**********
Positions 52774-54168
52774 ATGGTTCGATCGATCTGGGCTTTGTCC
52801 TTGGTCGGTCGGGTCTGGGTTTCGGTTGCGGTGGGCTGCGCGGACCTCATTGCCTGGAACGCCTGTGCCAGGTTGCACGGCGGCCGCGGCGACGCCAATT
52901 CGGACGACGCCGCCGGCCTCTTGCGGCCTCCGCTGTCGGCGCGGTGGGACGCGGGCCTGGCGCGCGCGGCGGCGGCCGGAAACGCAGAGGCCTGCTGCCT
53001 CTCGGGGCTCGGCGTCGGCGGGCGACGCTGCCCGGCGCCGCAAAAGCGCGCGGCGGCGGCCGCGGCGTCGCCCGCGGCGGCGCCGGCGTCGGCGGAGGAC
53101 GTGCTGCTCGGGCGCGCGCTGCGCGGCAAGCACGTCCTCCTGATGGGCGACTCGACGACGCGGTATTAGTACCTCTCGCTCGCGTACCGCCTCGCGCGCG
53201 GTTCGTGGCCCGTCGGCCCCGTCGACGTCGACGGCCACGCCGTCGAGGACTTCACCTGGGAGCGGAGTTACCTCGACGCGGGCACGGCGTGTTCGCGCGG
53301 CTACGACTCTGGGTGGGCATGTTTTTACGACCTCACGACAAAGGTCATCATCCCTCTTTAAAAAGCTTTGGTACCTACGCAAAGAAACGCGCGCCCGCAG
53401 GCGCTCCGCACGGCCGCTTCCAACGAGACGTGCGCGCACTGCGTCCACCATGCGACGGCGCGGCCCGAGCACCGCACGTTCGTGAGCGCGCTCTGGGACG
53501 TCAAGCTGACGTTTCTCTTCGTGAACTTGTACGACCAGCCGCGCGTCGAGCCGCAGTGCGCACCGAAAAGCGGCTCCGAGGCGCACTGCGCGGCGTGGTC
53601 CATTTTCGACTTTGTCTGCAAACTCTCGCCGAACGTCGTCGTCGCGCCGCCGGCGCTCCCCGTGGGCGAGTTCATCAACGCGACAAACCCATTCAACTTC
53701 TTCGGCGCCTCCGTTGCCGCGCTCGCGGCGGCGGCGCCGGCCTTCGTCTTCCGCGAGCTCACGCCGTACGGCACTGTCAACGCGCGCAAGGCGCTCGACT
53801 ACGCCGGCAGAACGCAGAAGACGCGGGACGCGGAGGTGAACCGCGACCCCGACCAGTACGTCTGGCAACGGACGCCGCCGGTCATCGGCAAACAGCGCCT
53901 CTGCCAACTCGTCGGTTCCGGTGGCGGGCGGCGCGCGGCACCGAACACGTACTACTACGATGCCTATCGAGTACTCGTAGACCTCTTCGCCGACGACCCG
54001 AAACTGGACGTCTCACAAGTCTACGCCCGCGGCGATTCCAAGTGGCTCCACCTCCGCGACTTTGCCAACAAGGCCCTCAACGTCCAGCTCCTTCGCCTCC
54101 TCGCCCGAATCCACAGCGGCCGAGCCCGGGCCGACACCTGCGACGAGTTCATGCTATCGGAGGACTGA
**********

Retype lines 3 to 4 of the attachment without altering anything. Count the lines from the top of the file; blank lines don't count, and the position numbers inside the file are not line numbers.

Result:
52801 TTGGTCGGTCGGGTCTGGGTTTCGGTTGCGGTGGGCTGCGCGGACCTCATTGCCTGGAACGCCTGTGCCAGGTTGCACGGCGGCCGCGGCGACGCCAATT
52901 CGGACGACGCCGCCGGCCTCTTGCGGCCTCCGCTGTCGGCGCGGTGGGACGCGGGCCTGGCGCGCGCGGCGGCGGCCGGAAACGCAGAGGCCTGCTGCCT